Inflation breakeven rate soars to 3.34%, probably an all-time high for any TIPS of any term.
By David Enna, Tipswatch.com
The Treasury’s offering today of $20 billion in a new 5-year Treasury Inflation-Protected Security generated a real yield to maturity of -0.340%, the highest for this term at auction in two years and a remarkable 117 basis points higher than a similar auction just four months ago.
This is CUSIP 91282CEJ6, and the Treasury set its coupon rate at 0.125%, the lowest it will go for a TIPS. Investors paid an adjusted price of about $102.76 for about $100.42 of principal, after accrued inflation is added in. This TIPS will have an inflation index of 1.00424 on the settlement date of April 29.
It’s hard — for me at least — to predict real yields of new TIPS at auction, but this result seemed surprisingly high. At yesterday’s market close, the Treasury estimated the real yield of a 5-year TIPS at -0.49%, and a similar TIPS was trading on the secondary market with a real yield of -0.54%. Big-money TIPS investors could be waiting on the sidelines, anticipating higher yields in coming months. But the bid-to-cover ratio for this auction was a decent 2.73, indicating reasonably strong demand.
Today’s auction result continued a several-months trend of new and reopened TIPS getting higher-than-expected yields at auction. For investors, this is a welcome trend.
Definition: The “real yield” of a TIPS is its yield above or below official U.S. inflation, over the term of the TIPS. So a real yield of -0.340% means this TIPS will trail U.S. inflation by 0.34% for 5 years. A negative real yield isn’t necessarily a bad investment; the quality of the investment will depend on whether inflation rises above expectations in future years.
Here is how the 5-year real yield has trended over the last 12 months, based on Treasury estimates:
Inflation breakeven rate
With a 5-year nominal Treasury currently trading with a yield of 3.0%, this TIPS gets an inflation breakeven rate of 3.34%, which I believe is the highest breakeven ever recorded at auction for any TIPS of any term. (I can track data back to 2003.) It shows how much inflation expectations have soared over the last four months. In a December reopening auction of a 5-year TIPS, the inflation breakeven rate was 2.73%, 61 basis points lower.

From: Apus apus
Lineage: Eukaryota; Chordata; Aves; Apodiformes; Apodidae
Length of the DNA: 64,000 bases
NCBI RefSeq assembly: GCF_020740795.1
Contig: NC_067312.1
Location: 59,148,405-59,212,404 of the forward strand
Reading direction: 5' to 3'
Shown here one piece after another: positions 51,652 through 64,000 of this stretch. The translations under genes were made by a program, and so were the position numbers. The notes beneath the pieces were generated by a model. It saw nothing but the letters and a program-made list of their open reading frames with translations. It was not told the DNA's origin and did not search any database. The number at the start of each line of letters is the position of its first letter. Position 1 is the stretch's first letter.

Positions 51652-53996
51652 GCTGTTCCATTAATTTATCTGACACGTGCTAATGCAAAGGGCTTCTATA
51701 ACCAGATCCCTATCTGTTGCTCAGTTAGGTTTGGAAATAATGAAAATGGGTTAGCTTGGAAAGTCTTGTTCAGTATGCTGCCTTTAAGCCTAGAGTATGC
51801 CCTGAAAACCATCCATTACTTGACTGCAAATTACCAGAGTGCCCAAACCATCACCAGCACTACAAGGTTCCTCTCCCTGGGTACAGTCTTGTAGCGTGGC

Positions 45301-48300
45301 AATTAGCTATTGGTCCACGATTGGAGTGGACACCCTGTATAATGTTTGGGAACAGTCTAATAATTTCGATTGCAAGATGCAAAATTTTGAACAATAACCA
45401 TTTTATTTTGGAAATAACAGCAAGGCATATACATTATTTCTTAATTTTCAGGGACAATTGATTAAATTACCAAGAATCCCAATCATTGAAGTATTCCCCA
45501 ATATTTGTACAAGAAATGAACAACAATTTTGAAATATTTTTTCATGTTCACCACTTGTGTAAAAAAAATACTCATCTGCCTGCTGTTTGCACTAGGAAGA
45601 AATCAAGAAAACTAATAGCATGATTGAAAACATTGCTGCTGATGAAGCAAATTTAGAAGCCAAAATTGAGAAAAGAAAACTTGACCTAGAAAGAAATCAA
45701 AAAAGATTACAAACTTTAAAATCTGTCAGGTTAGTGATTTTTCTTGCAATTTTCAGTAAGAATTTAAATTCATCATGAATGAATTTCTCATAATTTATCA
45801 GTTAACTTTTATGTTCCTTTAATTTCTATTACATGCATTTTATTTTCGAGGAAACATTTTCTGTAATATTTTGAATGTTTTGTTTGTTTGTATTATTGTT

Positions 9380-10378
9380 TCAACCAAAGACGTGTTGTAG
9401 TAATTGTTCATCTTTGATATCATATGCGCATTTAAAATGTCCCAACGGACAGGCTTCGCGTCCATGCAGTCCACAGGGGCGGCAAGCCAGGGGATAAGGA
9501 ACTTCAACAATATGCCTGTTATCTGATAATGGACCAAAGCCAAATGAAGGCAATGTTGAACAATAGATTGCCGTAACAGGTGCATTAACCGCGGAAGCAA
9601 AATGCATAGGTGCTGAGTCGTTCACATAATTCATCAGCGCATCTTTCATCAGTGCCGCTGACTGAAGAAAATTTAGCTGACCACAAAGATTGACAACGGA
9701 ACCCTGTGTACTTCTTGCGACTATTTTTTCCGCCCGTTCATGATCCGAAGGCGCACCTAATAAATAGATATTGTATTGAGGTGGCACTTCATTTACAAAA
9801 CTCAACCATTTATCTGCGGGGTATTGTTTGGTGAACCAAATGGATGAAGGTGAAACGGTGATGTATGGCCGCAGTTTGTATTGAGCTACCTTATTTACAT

What does this mean? If inflation averages more than 3.34% over the next 5 years, this TIPS will outperform a nominal Treasury. U.S. inflation is currently running at 8.5% and is likely to remain at least in the 4% to 5% range well into 2023. (Still, I have to admit that a 5-year nominal Treasury paying 3% is starting to get interesting. Might need to mix and match.)
Here is the trend in the 5-year inflation breakeven rate over the last 12 months:
Reaction to the auction
I was a buyer of a nibble-sized investment in this TIPS. While watching yields this morning, I fully expected the yield to come in at -0.50%, 16 or 17 basis points lower. So, nice surprise. In addition, this TIPS (along with all other TIPS) will get an inflation accrual of about 1.3% in May, based on non-seasonally adjusted inflation in March.
After the auction’s close, I noticed news reports that Fed Chairman Jay Powell had signaled in Europe that the Fed is highly likely to raise short-term interest rates by 50 basis points in May. “It is appropriate,” he said, “to be moving more quickly. … I would say 50 basis points will be on the table for the May meeting.” This comment certainly had an effect on Thursday’s auction. The 5-year TIPS is the maturity most sensitive to increases in short-term nominal rates.
The TIP ETF — which holds the full range of maturities — had been trading slightly lower all morning, indicating higher yields, and then popped a bit higher after the auction close. This indicates the market saw the auction as acceptable.
We are entering a new phase in Treasury issues, with the Federal Reserve no longer buying TIPS on the open market as part of quantitative easing, and also preparing to slim its balance sheet in upcoming months. Higher yields should be coming. But the market is already pricing in the Fed’s future actions.
I am speculating that big-money investors — pensions, hedge funds, foreign central banks — won’t be bidding TIPS yields lower until we see the rate-rising-trend stabilize. I believe we will see the 5-year real yield climb above zero later this year.
CUSIP 91282CEJ6 will get a reopening auction in June and then the Treasury will auction another new 5-year TIPS in October and reopen that one in December. Here is the history of recent TIPS auctions of this term, showing how 5-year real yields climbed substantially higher during the Fed’s last tightening cycle in 2017 to 2018:
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David Enna is a financial journalist, not a financial adviser. He is not selling or profiting from any investment discussed. The investments he discusses can purchased through the Treasury or other providers without fees, commissions or carrying charges. Please do your own research before investing.